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Computer Vision Syndrome Problems on the Rise, Warns Boaldin Eye Care

OKLAHOMA CITY, Okla., Oct. 11, 2015 (GLOBE NEWSWIRE) -- Our nation’s smartphone obsession is partially to blame for the rise in computer vision syndrome, says Oklahoma City eye doctor Dr. Chris Boaldin. Also known as digital eye strain, computer vision syndrome describes a group of eye and vision-related problems that are caused by the prolonged use of computers, smartphones, tablets, e-readers and other digital screen devices. Eyestrain, headaches, blurred vision and dry eyes are common; poor lighting, screen glare, poor seating posture, and improper viewing distances can exacerbate these symptoms. Treatment includes posture adjustments, improved lighting, anti-glare screens, rest breaks and blinking.

Oklahoma City eye doctor Dr. Chris Boaldin is cautioning patients about the dangers of computer vision syndrome problems and the importance of prompt treatment for this condition.

“Squinting at smartphone screens and computers is a normal part of our lives these days,” said Dr. Boaldin. “Unfortunately, these activities can also cause serious eye strain and can worsen other vision problems, too. Even if symptoms appear mild at first, they can worsen over time without proactive intervention and care. Computer vision syndrome can also worsen existing vision problems.”

Symptoms of computer vision problems include blurry vision, eyestrain and discomfort, headaches, and dry and scratchy eyes. Neck, shoulder, upper back strain are also common, says Dr. Boaldin, since patients may crane their necks forward to view the screen, straining the cervical spine.

Posture, lighting, glare and even the angle of the monitor can impact computer vision problems. For individuals suffering from astigmatism, nearsightedness, farsightedness, presbyopia, or other eye problems, computer vision can worsen these conditions, warns Dr. Boaldin.

“I always urge patients not to ignore any vision discomfort,” said Dr. Boaldin. “Simple postural changes can significantly reduce computer vision syndrome symptoms and help prevent the development of additional vision problems.”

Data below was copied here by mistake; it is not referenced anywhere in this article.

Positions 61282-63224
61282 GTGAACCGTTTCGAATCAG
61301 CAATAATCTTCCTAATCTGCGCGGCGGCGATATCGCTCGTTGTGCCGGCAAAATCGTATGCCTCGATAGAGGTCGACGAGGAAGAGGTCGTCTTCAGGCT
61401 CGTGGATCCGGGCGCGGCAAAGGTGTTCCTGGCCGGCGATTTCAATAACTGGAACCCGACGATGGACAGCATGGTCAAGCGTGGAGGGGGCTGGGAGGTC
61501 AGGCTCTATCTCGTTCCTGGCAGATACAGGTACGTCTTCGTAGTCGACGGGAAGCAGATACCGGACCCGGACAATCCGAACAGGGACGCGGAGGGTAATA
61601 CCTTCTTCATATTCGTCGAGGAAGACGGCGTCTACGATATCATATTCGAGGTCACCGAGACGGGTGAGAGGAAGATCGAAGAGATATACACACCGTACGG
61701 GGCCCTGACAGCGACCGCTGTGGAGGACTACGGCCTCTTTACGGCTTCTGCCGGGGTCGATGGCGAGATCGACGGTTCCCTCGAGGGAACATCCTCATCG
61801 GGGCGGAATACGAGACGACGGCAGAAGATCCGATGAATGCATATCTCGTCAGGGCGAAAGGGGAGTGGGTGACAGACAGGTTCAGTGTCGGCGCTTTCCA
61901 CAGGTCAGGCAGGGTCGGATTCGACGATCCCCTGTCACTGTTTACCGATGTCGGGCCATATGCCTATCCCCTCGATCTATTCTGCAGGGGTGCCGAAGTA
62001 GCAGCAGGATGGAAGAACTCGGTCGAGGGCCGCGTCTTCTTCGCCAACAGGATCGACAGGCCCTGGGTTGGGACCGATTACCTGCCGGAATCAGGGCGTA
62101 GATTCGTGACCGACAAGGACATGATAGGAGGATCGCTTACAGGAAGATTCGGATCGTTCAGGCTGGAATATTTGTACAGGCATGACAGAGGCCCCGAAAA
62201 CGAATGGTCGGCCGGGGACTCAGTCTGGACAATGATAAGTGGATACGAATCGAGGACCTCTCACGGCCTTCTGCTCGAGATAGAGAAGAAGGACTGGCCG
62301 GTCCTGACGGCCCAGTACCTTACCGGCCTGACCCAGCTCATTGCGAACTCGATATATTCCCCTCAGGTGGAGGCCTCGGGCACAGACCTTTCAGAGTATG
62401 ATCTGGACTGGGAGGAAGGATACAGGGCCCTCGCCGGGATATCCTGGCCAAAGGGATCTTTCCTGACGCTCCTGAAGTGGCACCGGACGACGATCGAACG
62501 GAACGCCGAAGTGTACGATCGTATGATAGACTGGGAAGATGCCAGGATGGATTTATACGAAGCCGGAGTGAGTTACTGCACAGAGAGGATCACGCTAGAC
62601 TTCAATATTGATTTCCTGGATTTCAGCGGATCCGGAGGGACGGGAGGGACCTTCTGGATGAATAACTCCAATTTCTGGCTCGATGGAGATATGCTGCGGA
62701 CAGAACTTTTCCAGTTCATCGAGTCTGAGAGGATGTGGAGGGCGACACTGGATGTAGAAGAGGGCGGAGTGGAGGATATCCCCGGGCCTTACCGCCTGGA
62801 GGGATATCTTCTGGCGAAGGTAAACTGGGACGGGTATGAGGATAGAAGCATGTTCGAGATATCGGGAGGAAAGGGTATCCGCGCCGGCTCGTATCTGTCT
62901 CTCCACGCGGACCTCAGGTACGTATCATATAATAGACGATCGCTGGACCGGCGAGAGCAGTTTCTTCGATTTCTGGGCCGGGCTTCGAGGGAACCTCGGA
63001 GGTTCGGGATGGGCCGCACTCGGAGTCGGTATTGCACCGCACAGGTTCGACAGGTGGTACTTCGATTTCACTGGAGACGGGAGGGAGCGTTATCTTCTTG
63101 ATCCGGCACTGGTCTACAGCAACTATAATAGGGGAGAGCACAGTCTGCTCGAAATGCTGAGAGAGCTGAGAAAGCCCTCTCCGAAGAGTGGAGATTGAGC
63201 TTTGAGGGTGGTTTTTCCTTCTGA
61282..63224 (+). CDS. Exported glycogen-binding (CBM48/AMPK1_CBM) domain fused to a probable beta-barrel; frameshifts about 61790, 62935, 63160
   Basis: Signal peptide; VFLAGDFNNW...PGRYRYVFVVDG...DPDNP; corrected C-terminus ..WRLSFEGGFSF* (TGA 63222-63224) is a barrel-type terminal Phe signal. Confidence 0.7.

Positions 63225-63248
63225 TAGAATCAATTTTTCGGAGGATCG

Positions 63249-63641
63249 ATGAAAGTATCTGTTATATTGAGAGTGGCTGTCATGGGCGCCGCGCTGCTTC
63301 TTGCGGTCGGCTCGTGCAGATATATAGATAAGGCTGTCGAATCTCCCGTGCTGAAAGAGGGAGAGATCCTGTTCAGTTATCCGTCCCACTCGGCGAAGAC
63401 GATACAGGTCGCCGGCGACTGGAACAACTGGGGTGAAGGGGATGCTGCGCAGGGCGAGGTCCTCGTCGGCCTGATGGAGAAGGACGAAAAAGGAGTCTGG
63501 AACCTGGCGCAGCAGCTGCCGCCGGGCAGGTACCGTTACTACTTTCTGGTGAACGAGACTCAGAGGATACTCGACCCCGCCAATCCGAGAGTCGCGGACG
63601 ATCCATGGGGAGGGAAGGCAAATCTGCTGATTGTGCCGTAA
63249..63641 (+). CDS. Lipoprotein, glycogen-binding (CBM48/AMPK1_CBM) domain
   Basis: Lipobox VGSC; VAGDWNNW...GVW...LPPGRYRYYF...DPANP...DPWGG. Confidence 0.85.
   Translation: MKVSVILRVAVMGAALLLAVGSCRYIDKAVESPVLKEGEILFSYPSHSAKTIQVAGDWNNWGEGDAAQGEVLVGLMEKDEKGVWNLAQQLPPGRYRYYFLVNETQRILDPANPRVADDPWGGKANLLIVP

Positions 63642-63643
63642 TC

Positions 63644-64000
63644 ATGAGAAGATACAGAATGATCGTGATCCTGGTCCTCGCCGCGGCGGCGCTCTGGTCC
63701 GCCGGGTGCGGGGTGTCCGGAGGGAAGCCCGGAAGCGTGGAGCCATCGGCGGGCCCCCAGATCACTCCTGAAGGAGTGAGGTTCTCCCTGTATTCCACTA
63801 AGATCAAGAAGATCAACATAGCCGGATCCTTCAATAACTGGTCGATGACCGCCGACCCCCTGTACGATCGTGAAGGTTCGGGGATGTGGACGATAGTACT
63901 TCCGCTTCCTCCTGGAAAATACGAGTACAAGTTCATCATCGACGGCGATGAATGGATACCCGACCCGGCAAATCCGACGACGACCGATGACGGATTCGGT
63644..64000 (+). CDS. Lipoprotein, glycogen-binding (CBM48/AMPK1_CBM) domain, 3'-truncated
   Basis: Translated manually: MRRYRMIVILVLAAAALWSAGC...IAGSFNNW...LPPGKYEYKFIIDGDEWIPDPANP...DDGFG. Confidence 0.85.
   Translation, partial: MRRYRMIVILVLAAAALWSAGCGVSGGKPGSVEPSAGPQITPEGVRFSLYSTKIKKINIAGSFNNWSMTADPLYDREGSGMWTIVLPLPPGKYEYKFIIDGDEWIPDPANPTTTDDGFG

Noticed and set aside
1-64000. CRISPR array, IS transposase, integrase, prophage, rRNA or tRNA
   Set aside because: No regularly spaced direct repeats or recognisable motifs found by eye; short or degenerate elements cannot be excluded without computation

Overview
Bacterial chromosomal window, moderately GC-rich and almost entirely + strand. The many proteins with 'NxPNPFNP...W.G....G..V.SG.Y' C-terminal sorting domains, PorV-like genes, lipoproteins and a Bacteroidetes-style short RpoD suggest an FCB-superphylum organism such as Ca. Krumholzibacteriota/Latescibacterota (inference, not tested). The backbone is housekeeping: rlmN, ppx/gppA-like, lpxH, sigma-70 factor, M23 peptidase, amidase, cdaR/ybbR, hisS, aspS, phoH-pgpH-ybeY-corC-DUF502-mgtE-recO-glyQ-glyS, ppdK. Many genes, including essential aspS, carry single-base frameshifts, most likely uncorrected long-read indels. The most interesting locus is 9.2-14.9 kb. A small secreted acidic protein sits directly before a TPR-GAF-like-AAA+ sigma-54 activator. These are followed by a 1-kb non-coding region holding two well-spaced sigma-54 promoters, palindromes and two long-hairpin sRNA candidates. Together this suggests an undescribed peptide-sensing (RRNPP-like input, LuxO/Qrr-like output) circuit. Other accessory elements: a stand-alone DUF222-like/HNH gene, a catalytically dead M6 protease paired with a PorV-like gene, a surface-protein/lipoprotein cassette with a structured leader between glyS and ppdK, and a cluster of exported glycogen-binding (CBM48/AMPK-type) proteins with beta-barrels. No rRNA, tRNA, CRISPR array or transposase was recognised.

Dr. Boaldin uses three different tests to measure eye health and performance. A visual acuity test measures the quality of current vision; refraction tests measure which lens prescriptions would optimize vision; and eye focus/coordination tests measure how well eyes work together.

Treatment may include a new prescription for eyeglasses or contact lenses to reduce vision strain. The Oklahoma eye doctor says that vision therapy may also be effective for some patients.

“Vision therapy trains the eyes to work together more efficiently,” said Dr. Boaldin. “Eye exercises help to remediate deficiencies in eye movement, focus and teaming. This reinforces the eye-brain coordination.”

Dr. Boaldin says he also recommend postural corrections to help alleviate vision strain.

“Simple changes like adjusting chair height and lighting position, using anti-glare screens, and instituting rest breaks can go a long way to reducing eye strain,” said Dr. Boaldin.

Boaldin Eye Care provides comprehensive Oklahoma City eye care including routine eye exams, contacts and prescription eyeglasses, and eye disease diagnosis and management. For more information, visit http://boaldineyecare.com/ or call (405) 767-2020.

http://www.aoa.org/patients-and-public/caring-for-your-vision/protecting-your-vision/computer-vision-syndrome?sso=y


Boaldin Eye Care, (405) 767-2020

Source: Boaldin Eye Care